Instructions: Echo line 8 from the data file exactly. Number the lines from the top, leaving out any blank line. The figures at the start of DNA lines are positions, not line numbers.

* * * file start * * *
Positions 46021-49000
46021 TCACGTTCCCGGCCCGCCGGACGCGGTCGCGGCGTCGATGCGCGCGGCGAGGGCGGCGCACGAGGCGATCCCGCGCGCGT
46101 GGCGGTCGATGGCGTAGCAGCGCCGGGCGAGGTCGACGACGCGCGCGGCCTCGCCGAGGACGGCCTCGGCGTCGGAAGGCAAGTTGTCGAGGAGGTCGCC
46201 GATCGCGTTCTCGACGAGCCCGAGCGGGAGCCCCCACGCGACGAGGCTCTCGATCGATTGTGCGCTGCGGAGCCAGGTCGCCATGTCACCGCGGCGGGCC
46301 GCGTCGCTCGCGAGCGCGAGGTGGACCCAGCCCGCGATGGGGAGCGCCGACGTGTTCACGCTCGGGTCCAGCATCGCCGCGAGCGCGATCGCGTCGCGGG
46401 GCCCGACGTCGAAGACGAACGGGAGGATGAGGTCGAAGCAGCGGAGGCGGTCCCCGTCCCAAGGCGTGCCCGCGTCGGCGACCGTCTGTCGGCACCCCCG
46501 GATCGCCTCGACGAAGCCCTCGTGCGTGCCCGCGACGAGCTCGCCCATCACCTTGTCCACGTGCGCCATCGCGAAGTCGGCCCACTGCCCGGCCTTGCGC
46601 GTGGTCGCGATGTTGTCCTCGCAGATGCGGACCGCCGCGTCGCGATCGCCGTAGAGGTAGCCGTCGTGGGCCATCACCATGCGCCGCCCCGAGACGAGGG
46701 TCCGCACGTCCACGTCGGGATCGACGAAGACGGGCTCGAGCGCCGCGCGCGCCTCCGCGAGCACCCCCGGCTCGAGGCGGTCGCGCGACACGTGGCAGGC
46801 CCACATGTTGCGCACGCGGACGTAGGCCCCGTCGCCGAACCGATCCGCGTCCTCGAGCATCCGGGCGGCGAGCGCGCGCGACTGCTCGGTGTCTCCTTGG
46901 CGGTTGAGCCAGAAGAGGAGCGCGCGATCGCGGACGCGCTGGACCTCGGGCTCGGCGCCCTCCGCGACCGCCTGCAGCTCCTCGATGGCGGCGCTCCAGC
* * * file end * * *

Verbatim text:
46601 GTGGTCGCGATGTTGTCCTCGCAGATGCGGACCGCCGCGTCGCGATCGCCGTAGAGGTAGCCGTCGTGGGCCATCACCATGCGCCGCCCCGAGACGAGGG